• adhesion molecules;
  • daily rhythm;
  • endothelial cells;
  • inducible nitric oxide synthase;
  • inflammatory response;
  • melatonin;
  • neutrophil adhesion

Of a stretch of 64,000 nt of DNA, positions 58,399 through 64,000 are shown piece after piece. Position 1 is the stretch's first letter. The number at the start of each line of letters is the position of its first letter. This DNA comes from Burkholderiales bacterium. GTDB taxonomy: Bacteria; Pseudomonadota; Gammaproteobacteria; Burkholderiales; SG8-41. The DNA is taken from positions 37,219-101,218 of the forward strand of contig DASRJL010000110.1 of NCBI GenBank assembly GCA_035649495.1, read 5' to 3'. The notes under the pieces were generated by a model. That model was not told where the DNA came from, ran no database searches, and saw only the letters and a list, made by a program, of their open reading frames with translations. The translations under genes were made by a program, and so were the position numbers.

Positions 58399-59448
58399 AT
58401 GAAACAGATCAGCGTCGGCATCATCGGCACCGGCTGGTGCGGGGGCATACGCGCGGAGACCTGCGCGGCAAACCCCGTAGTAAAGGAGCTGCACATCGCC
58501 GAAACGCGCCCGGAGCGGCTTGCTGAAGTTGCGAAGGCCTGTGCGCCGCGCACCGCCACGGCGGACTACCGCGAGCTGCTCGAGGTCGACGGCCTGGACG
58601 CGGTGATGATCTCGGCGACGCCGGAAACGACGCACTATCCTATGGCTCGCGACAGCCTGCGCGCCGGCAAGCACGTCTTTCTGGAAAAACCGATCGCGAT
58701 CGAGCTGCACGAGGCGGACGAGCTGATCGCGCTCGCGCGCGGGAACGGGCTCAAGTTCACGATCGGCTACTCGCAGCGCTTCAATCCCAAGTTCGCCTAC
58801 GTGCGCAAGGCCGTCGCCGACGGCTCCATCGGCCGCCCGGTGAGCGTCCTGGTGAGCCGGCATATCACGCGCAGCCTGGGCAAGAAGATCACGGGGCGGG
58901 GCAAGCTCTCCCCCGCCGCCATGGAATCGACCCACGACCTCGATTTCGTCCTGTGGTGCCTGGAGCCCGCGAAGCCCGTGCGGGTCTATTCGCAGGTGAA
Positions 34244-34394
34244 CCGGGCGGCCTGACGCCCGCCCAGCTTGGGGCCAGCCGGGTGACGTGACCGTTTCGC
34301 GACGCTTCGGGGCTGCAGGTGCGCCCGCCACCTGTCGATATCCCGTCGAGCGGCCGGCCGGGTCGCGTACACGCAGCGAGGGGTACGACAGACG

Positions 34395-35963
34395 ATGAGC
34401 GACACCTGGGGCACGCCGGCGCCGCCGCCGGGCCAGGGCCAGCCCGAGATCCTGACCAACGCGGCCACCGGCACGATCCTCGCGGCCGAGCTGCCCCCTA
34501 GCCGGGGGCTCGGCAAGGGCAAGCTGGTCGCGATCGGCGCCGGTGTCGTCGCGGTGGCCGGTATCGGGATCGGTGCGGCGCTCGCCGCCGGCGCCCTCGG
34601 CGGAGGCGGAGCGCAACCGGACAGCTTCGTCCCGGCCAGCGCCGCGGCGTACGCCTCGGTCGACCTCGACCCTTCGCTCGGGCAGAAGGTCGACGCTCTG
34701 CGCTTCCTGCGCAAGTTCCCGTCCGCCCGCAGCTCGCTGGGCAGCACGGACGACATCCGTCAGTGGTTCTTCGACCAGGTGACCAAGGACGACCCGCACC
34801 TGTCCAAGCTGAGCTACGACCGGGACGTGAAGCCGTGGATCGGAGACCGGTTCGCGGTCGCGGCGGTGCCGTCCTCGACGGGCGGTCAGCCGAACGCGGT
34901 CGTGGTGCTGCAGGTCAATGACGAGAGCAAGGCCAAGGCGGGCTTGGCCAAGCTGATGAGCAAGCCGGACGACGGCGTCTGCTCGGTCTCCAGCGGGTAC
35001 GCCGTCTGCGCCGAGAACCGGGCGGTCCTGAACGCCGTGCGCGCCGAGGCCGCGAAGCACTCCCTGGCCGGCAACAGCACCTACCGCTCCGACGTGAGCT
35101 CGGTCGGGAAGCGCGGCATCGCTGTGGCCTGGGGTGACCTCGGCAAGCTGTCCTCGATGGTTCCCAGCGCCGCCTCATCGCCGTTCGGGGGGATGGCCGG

Abstract:  The endothelial layer regulates the traffic of cells and substances between the blood and tissues and plays a central role in the mounting of an inflammatory response. We have recently shown that inhibition of the nocturnal melatonin surge during the mounting of an inflammatory response primes endothelial cells to a highly reactive state, increasing the expression of adhesion molecules and inducible nitric oxide synthase (iNOS) as well as the in vitro adherence of leukocytes. Here, we investigated whether physiological variations in the plasma melatonin levels owing to the light/dark environmental cycle could also prime the reactive state of endothelial cells. Cultured endothelial cells (16–20 days) obtained from rats killed during the daytime adhere more neutrophils, expressed more adhesion molecules and iNOS, and had a higher content of the transcription factor nuclear factor kappa B (NF-kB) translocated to the nuclei. We also evaluated the expression of 84 genes (using real-time PCR array) related to the innate inflammatory response and observed a higher expression of 19 genes in cultures obtained during the daytime. In addition, the only gene that was highly expressed in cells obtained from rats killed during nighttime was one that encodes a protein that negatively modulates inflammatory response. In conclusion, the daily rhythm of melatonin also primes the ability of endothelial cells to adhere to neutrophils. This new approach for evaluating the influence of the donor on cells maintained in culture should have applications for the standardization of cell banks.